Trendwest breaks ground on Round Hill time-share project
Trendwest Resorts, out of Washington, broke ground about two weeks ago on a 110-unit time-share project in Round Hill.
Trendwest purchased the 11-acre wooded site on Elks Point Road from Falcon Capital in May for $7.4 million, according to the Douglas County Assessor’s office.
Trendwest officials said Round Hill was chosen because of its unique environment and because many of the resort operator’s club members were interested in Tahoe as a vacation destination.
“We chose Lake Tahoe because of its vast recreation opportunities,” spokeswoman Pat Peckol said. “Come on. Where else on God’s green earth can you find everything Tahoe has to offer.”
Peckol said the resort will most likely be named the WorldMark Lake Tahoe. WorldMark is a homeowners association that sells membership in the resort’s ownership program. Club members earn vacation credits and can use them at any of Trendwest’s 44 resorts in the United States, British Columbia, Mexico, Fiji and Australia.
“The (Round Hill) project allows us to offer a limited number of units for sale through the Trendwest Fractional Interest Program,” said Gary Olmeim, Trendwest’s vice president of resort development. “The remaining units will be assigned to Worldmark, The Club.”
Peckol said a price range hasn’t been established for the time-shares, but she expects them to go on sale when Trendwest finishes construction of its six residential resort buildings, scheduled in spring 2002.
The unit size or amenities haven’t been decided on either, according to Peckol.
However, the resort will offer a lodge, pool and workout facility.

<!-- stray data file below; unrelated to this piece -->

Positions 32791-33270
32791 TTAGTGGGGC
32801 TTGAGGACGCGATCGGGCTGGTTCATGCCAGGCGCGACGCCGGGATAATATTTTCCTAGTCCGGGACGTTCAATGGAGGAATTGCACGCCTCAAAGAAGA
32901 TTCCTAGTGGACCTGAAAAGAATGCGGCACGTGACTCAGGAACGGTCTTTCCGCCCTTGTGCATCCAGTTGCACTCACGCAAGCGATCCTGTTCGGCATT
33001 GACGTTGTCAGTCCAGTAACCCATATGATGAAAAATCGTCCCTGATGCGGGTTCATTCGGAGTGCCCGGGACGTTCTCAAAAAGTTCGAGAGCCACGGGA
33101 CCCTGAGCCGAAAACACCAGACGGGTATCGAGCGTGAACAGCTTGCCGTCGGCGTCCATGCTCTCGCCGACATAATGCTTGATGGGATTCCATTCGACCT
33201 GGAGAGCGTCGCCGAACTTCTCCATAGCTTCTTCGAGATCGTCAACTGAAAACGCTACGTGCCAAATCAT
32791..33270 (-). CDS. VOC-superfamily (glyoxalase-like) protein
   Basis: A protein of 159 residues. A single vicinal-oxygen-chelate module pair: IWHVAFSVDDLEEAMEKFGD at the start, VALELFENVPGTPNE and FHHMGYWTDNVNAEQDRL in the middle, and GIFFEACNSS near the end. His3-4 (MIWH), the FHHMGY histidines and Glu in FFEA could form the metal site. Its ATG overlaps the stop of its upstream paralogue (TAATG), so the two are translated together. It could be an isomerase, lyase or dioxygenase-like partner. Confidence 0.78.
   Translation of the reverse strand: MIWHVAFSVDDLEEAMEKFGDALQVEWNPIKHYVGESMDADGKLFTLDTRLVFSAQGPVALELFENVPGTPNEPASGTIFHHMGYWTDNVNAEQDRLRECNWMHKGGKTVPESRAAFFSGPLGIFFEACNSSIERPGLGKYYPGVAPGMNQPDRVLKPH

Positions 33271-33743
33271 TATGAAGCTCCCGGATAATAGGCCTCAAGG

Falcon Capital had been trying to find a buyer for the property for three years. Sunterra Corporation entered into an agreement with Falcon in 1999, but backed out a month before it filed Chapter 11 protection.
Kevin Lane, son of Falcon co-owner Randy Lane, said Falcon owners even thought about developing the land, because time was running out on the three-year ground-breaking deadline set by Tahoe Regional Planning Agency permits.
“Trendwest made an offer in the 11th hour,” Lane said. “We sold it to them because we’re not in the business of developing resorts. The return could have potentially been a lot greater if we developed it, but the risk would also have been a lot greater.”
Falcon Capital was able to transfer market-rate allocations for the Round Hill resort from the demolition of the Lake Vista Apartments on Kahle Drive.
Pam Drum, TRPA public information officer, said Falcon is responsible for the restoration of the sensitive land along Kahle Drive where two of the five Lake Vista Apartments still stand. The restoration is one of TRPA’s requirements to mitigate the new construction.
The environmental assessments for the Round Hill project were completed and public comment collected nearly two years ago when Sunterra was going to build the resort, Lane said.
Sunterra originally proposed 138 units. Since Trendwest is constructing only 110 units, TRPA permits were issued to Trendwest after staff evaluation of the proposal and did not have to be voted on again by the bistate Governing Board.
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